Our cat was part of our family.
Just over sixteen years ago, I got a cat for my son. We’d just moved into a new house (where we still live) and I wanted him to have a pet. Cats are independent, pretty low maintenance, and he loves cats. Win – win, right? So I went to the local shelter and brought home a rescue kitty, I can’t even remember what we named him though. He died in my bedroom doorway within days.
I went back to the humane society and looked for another tabby cat as close to what he looked like as I could find. That’s when Chloe found me. She climbed right up into my arms at the shelter. I brought her home and she was as much my cat as she was my son’s. She lived a good long life and we were lucky to have her.
She was mostly a house cat. I’m not much for the outdoors, and neither was Chloe. She’d lay in the sunshine on our front porch, but in all the years she was with us, Chloe only left our yard to go to the vet. She did love to snuggle though, and she spent as much time in my lap as she did anywhere else in the house. I’ll miss looking down and realizing she’d snuck into my lap without me noticing again.
It was hard to let her go.
Last weekend, Chloe went to hide in our basement, which was not unusual for her. What was different was that she didn’t want to come back upstairs. I took her food and water, and checked on her all weekend. But she hardly budged except to use the litter box. Monday morning I found her asleep at the foot of the basement steps, like she wanted to come upstairs but couldn’t make it.
I brought her up, tired to get her to eat or drink, but she was in a daze. She was walking, but unsteady on her feet. I took her out for some fresh air on the front porch, but she seemed confused. She kept walking in circles, no matter where she wanted to go. One side of her body was stiff compared to the other. I’d seen that before in people who’d suffered a stroke.
Off we went to the vet. They did bloodwork, which all came back healthy. Chloe was dehydrated, and just really old. They gave her fluids, and sent us home with antibiotics. We hoped she might snap out of whatever was wrong with her. But that didn’t happen. We watched her slowly deteriorate over the next three days. She stopped trying to walk, even to use the litterbox. We held her, snuggled her, and said our goodbyes.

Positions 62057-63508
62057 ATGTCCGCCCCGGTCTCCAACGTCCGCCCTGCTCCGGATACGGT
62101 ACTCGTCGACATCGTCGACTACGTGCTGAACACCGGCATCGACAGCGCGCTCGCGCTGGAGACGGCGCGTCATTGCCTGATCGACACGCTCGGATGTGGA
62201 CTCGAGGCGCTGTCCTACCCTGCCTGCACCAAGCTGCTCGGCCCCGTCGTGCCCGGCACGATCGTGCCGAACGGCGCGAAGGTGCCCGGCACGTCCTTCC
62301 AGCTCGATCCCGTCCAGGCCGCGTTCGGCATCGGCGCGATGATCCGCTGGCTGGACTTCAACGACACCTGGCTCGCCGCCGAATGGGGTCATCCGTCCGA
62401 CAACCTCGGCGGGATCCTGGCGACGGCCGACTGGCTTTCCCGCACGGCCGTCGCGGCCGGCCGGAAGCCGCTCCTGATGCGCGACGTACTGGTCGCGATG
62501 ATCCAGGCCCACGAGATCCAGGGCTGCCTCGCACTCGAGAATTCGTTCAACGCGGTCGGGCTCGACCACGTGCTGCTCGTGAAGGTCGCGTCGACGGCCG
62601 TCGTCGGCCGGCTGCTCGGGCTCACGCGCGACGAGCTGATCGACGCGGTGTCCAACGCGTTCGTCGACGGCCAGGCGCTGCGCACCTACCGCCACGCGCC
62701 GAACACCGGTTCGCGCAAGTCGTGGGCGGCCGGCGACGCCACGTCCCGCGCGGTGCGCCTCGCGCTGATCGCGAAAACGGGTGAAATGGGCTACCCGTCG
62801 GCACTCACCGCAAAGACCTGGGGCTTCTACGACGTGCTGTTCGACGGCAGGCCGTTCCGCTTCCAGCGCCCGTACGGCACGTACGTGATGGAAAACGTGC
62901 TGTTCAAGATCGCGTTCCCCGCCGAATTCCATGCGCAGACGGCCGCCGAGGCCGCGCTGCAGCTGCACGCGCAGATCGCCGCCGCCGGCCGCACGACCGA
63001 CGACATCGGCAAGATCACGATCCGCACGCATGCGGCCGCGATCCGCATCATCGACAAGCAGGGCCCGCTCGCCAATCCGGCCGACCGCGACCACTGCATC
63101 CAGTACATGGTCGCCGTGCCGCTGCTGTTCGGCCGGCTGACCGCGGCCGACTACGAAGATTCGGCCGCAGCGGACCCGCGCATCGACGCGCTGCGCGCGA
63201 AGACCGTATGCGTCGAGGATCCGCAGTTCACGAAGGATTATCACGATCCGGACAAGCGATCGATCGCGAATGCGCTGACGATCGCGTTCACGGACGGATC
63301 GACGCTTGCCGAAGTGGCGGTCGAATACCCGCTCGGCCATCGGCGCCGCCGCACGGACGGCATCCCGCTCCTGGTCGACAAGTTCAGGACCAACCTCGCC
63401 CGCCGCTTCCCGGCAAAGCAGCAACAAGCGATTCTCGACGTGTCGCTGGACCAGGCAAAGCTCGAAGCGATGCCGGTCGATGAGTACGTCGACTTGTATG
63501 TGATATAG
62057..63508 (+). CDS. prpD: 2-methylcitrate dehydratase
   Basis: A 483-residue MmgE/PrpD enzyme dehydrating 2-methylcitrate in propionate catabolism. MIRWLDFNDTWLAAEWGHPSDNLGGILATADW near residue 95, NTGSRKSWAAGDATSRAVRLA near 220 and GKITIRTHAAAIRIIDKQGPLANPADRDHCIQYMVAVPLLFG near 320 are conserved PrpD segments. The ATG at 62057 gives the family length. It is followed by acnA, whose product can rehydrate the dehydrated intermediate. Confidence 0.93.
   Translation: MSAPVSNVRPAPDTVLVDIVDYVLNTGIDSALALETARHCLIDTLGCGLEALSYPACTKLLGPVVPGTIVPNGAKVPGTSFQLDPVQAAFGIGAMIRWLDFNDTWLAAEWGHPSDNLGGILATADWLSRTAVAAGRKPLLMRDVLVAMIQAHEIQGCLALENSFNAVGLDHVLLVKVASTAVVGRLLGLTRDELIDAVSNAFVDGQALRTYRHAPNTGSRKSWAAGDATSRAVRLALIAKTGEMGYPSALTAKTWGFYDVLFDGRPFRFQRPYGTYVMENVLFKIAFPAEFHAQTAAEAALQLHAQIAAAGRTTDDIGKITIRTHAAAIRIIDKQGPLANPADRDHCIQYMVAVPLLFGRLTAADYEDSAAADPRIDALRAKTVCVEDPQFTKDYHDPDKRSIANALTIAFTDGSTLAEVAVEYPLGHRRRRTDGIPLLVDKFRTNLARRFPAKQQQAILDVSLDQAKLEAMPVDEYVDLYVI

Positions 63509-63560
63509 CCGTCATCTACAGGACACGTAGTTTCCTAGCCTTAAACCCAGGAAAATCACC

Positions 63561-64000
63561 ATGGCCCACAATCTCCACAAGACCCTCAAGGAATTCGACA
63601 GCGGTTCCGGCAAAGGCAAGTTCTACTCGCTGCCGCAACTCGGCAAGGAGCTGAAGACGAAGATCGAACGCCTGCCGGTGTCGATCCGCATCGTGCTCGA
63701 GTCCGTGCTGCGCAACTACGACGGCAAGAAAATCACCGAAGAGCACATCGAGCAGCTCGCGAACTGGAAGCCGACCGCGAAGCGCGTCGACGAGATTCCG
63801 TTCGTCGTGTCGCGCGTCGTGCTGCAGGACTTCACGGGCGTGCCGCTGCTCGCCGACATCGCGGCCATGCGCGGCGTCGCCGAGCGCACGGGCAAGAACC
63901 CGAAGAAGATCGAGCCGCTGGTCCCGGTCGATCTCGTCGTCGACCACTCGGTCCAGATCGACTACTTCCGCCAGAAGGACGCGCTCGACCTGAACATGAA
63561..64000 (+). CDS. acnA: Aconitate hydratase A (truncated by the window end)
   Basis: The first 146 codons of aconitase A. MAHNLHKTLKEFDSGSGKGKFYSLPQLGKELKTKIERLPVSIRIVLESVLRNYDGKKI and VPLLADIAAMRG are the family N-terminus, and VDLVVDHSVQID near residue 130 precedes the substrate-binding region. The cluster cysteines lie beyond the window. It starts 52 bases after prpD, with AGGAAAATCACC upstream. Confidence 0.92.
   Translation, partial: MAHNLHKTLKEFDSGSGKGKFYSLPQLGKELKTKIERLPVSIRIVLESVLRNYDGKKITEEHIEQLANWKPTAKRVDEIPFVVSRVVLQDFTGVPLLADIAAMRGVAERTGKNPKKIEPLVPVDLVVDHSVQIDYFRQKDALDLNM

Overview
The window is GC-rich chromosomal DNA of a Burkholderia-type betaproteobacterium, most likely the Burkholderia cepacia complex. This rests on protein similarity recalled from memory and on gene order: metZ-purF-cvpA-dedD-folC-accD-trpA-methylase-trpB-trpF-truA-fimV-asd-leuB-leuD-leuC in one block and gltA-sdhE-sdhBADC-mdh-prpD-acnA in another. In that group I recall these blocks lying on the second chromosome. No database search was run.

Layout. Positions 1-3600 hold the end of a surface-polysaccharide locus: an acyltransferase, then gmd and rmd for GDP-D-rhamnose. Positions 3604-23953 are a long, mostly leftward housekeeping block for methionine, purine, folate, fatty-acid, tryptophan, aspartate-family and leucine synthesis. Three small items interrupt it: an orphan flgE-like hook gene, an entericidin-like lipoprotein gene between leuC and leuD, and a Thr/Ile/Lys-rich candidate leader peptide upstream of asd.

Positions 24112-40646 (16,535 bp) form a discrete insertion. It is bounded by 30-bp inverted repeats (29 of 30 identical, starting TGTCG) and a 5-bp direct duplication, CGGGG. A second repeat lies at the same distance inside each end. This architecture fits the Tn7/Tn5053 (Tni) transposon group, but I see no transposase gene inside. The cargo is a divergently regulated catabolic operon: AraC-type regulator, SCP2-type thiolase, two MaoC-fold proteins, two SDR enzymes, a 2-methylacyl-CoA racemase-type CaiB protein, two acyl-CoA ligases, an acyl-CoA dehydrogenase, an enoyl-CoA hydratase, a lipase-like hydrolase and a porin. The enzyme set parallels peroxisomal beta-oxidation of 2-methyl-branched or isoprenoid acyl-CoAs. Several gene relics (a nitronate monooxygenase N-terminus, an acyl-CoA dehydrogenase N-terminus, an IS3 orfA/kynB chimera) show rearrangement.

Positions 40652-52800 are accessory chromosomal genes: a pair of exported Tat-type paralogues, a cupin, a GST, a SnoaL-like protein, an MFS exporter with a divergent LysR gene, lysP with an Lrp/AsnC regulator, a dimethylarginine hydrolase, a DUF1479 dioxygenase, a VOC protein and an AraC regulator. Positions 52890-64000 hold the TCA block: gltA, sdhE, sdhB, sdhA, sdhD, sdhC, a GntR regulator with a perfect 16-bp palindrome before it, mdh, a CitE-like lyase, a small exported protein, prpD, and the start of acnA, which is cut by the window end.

Yesterday, we knew she was suffering. She purred in our laps, but even that was an effort. I’d never had to put a pet down before, so I struggled with the decision. Eventually, we were back at the vet’s office, but this time, in a small room with a couch to say our final farewell.
It was terrible. One minute she was alive. She was tired, but awake. The next minute, the vet injected a small vial of bluish sedative-laced ‘medicine’ in her leg. Within seconds of the injection, she relaxed and seconds later, she was gone.
Loss is impossible to adequately prepare for.
I knew I loved Chloe, but I was unprepared for the flood of memories and emotions that overwhelmed me. From her first moments in our home, to her last breath in my arms, she was a good companion, for my son and for the rest of our family. I don’t think I’ll have another cat. We’ve taken in strays before, but they were mostly outside cats, we never had another house cat like Chloe.
It sounds a bit silly to write about how much losing Chloe affected me. But it made me think about how I approach loss and grief in my writing. It’s difficult to write about emotions you’ve never or rarely felt. While I don’t wish loss or pain on anyone, I have a new appreciation for making difficult choices when faced with no good options.
I have a fresh wound in my soul that I couldn’t have prepared for, even though I knew Chloe was old and wouldn’t live forever. She’s gone, but she’s also still in our minds, and our hearts. So, as long as we keep those memories alive, she isn’t entirely gone either. Like losing the people we love who live on through us, Chloe is still here for a little while longer.